György Székely

 

 

In the period after WWII, György Székely was one of the most influential medievalists in Hungary. A survivor of the Holocaust, he graduated as a legal historian in Budapest in 1946 and soon became a university lecturer and researcher at the Institute of History of the Hun-garian Academy of Sciences. There, he worked in close collaboration with linguists, historical geographers, art historians and archaeologists, remaining open to these approaches throughout his academic career. His original qualification in the field of legal studies also had a definitive impact on his approach to history.

He held high-ranking positions in the university administration at a very young age, was vice-dean, dean and vice-rector several times, and in 1956, acted as Rector playing a crucial role in steering the university in and after the months following the revolution. He held the post of professor from 1956, was elected corresponding member of the Academy in 1973 and became a regular member in 1985. He was appointed Director General of the Budapest History Museum between 1982 and 1987, but he continued teaching at the university after his official retirement as well, a teaching career that lasted from 1948 until 2014. He taught several generations of historians and was always ready to participate in discussions of the dissertations of his younger colleagues. He was created an honorary doctor at his home university, the Eötvös Loránd University, in 2005.

György Székely successfully combined the activities of a professor and an academic adminis-trator. His research activity comprised a long period from Late Antiquity through the Middle Ages to the Early Modern period, covering an exceptionally broad variety of fields. His bibli-ography, compiled for his eightieth birthday, consisted of 434 items, many of these pub-lished abroad, in foreign languages. He published articles on state foundations at the turn of the first Millennium; Pope Gregory VII; Byzantine-Hungarian relations; the Hussite move-ment; the defensive system raised against the Ottomans; the history of the peasantry and the peasant uprising of 1514, and the Reformation. The most central themes in his oeuvre include the history of university foundations in medieval Hungary and the peregrination of Hungarian students at foreign universities, as well as the history of towns in the Middle Ages and Early Modern times. The conclusions of his studies regarding settlement continuity in Pannonia between the Roman and medieval periods; on comparative urban history from a Central European perspective, as well as on urban economy still have many valid points today.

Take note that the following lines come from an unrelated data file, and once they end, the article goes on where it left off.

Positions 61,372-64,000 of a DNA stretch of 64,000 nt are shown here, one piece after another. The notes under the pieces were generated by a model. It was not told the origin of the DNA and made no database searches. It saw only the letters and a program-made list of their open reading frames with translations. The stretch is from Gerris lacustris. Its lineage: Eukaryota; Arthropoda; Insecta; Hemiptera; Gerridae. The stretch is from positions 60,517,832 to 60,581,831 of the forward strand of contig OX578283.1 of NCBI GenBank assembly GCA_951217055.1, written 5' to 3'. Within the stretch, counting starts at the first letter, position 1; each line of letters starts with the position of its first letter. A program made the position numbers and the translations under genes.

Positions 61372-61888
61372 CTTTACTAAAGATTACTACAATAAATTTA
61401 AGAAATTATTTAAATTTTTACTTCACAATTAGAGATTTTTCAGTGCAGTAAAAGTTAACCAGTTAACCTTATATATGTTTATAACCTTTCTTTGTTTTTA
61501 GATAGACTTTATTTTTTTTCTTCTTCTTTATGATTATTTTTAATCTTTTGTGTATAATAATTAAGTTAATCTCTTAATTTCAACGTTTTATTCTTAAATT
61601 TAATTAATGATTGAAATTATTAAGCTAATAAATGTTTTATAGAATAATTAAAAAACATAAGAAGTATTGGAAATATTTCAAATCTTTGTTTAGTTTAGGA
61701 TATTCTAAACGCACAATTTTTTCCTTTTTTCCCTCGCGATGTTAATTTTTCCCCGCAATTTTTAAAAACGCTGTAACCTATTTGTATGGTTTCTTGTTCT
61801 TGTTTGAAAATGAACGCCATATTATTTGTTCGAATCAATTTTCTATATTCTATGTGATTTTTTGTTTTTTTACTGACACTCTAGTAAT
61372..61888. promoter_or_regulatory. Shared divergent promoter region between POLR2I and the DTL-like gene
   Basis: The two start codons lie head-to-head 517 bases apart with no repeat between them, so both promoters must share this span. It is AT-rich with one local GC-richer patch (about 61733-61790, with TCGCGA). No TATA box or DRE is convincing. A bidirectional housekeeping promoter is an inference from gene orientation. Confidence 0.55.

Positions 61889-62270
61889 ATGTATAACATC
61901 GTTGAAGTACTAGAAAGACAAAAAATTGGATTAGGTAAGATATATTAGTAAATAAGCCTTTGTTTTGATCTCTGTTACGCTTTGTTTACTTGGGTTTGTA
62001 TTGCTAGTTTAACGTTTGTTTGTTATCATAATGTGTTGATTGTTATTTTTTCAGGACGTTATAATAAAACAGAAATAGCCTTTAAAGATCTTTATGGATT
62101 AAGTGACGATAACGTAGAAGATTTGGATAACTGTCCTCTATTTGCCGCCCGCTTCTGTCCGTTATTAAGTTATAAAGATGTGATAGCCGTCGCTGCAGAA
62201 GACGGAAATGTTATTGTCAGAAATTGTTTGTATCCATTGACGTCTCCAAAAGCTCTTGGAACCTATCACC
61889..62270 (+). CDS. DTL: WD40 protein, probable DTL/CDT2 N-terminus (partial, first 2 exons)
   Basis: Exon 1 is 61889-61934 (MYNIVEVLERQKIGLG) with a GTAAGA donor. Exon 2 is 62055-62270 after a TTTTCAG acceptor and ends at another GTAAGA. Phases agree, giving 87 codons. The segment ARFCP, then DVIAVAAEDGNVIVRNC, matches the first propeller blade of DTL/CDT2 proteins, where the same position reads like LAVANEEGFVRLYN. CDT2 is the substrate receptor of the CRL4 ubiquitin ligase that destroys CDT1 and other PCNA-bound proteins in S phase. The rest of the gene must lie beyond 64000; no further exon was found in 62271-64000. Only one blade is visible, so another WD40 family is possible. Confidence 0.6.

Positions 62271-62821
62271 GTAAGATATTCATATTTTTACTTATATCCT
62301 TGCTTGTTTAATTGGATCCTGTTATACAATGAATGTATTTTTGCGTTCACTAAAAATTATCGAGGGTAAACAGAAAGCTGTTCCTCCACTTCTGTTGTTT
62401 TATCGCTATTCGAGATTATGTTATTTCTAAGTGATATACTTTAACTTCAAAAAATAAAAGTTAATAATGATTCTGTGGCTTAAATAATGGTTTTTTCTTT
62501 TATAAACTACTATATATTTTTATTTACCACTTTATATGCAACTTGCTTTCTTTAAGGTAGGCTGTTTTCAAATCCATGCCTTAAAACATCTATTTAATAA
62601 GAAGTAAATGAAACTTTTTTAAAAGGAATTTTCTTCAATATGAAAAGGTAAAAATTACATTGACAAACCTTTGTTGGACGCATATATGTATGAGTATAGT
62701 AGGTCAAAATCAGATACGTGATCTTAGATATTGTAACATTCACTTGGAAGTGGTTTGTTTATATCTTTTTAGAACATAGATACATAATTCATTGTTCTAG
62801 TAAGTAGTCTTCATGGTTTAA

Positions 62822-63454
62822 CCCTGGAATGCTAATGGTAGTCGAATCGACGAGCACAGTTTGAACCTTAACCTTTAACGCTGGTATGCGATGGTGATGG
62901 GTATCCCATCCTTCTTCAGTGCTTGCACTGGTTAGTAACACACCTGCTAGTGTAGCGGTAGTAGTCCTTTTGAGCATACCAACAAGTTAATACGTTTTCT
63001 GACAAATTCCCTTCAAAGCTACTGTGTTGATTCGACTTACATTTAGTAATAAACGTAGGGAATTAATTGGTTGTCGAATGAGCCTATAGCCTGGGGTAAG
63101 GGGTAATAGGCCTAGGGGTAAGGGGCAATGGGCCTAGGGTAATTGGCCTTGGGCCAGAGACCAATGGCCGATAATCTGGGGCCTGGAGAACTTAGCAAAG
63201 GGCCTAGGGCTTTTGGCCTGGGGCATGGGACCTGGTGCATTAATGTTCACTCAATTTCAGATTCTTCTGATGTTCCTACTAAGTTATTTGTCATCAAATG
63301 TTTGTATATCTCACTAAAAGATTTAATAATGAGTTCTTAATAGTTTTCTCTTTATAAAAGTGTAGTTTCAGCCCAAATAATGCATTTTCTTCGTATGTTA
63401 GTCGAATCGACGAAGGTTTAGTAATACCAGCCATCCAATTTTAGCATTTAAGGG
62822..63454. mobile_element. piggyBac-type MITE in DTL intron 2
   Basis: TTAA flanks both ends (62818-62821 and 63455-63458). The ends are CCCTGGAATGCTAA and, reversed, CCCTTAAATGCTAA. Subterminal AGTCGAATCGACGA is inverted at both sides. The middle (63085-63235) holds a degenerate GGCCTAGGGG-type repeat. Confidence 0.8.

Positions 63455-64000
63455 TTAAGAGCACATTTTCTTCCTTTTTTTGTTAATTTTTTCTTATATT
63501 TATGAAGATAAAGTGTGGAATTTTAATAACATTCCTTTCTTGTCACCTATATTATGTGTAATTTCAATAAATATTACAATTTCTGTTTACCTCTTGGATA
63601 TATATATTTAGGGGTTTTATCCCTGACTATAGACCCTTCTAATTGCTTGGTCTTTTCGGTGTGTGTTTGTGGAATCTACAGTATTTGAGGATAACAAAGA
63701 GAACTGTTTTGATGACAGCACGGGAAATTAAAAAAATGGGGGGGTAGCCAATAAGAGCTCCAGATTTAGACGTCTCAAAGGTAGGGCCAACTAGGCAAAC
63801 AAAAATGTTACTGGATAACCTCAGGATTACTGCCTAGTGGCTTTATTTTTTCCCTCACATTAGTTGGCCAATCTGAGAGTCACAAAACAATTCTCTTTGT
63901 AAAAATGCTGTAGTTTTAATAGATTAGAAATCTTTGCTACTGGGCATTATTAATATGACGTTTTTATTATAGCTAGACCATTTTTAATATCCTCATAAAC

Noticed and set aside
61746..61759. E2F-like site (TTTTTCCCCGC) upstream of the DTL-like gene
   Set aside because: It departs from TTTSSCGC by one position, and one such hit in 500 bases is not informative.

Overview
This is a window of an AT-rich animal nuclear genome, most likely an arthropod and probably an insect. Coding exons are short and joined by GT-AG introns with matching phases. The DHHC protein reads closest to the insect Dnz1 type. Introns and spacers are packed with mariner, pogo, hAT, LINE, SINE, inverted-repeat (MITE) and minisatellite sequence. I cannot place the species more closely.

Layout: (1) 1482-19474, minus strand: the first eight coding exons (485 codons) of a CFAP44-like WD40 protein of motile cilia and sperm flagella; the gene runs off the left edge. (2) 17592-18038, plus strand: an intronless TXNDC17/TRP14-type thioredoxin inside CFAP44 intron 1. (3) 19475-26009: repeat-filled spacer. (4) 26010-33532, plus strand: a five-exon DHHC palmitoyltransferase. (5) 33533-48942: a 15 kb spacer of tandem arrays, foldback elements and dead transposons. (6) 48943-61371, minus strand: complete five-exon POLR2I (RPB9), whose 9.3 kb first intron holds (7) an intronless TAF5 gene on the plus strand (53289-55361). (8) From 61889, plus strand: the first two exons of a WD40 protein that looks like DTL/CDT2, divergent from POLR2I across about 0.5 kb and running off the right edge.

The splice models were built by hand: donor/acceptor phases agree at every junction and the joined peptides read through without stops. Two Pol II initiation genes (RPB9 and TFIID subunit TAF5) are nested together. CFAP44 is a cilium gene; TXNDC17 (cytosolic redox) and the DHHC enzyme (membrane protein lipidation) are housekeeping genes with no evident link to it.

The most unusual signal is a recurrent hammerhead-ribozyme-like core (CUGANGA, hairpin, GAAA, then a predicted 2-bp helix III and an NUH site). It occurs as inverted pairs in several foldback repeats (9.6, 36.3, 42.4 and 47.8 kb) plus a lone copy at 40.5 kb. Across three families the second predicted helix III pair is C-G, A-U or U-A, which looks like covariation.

He did his best within the limited possibilities of the 1960s and 1970s to increase the inter-national connectedness of medieval studies in Hungary through his participation in confer-ences, at meetings, academic visits and exchange. His research results qualified him to be-come member of the International Commission for the History of Universities and the Inter-national Commission for the History of Towns. In this latter commission, he was the longest-serving ordinary member, from its foundation in 1955 until his death, altogether 61 years! He had particularly close contacts to Polish, Czech, Italian, French, German and Swedish historians, and was thoroughly acquainted with the source materials and historiographies of these countries. Consequently, he played a pioneering role in investigating East-Central Europe as a region in its own right, seeking for the roots and manifestations of its structural coherence.

His death marks the end of an epoch in Hungarian historiography. He was an active participant in academic life and in historical research, first and foremost in the field of urban history, until the end of his life.

Balázs Nagy – Katalin Szende

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